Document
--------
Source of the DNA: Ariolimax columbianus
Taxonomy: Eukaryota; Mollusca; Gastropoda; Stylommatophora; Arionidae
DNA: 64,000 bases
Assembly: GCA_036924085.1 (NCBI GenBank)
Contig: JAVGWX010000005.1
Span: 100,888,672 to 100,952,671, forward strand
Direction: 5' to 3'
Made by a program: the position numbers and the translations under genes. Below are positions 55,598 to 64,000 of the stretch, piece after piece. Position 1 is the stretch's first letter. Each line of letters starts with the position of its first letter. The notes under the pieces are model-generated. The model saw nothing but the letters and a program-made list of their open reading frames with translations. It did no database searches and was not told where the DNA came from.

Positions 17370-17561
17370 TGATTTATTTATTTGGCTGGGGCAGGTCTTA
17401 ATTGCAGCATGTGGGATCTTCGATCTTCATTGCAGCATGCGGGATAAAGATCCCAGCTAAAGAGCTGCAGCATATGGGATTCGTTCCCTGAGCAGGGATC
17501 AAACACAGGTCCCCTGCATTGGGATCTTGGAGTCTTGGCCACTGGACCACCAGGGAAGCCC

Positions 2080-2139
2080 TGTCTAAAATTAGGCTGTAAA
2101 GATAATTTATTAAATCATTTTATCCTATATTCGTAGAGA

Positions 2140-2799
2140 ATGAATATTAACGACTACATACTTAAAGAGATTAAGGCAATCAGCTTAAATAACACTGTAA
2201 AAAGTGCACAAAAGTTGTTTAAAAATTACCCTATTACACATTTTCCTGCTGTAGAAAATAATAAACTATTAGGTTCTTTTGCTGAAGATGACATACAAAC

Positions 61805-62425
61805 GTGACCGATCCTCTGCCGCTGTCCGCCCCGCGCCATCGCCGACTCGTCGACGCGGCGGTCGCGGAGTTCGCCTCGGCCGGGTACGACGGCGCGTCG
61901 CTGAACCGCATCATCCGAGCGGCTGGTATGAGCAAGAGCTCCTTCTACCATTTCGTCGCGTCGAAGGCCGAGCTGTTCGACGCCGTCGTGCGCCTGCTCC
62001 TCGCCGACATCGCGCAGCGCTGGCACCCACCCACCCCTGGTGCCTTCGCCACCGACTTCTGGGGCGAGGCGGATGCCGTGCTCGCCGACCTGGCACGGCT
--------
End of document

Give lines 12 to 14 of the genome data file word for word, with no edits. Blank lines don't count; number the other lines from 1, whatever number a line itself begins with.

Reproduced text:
17501 AAACACAGGTCCCCTGCATTGGGATCTTGGAGTCTTGGCCACTGGACCACCAGGGAAGCCC

Positions 2080-2139
2080 TGTCTAAAATTAGGCTGTAAA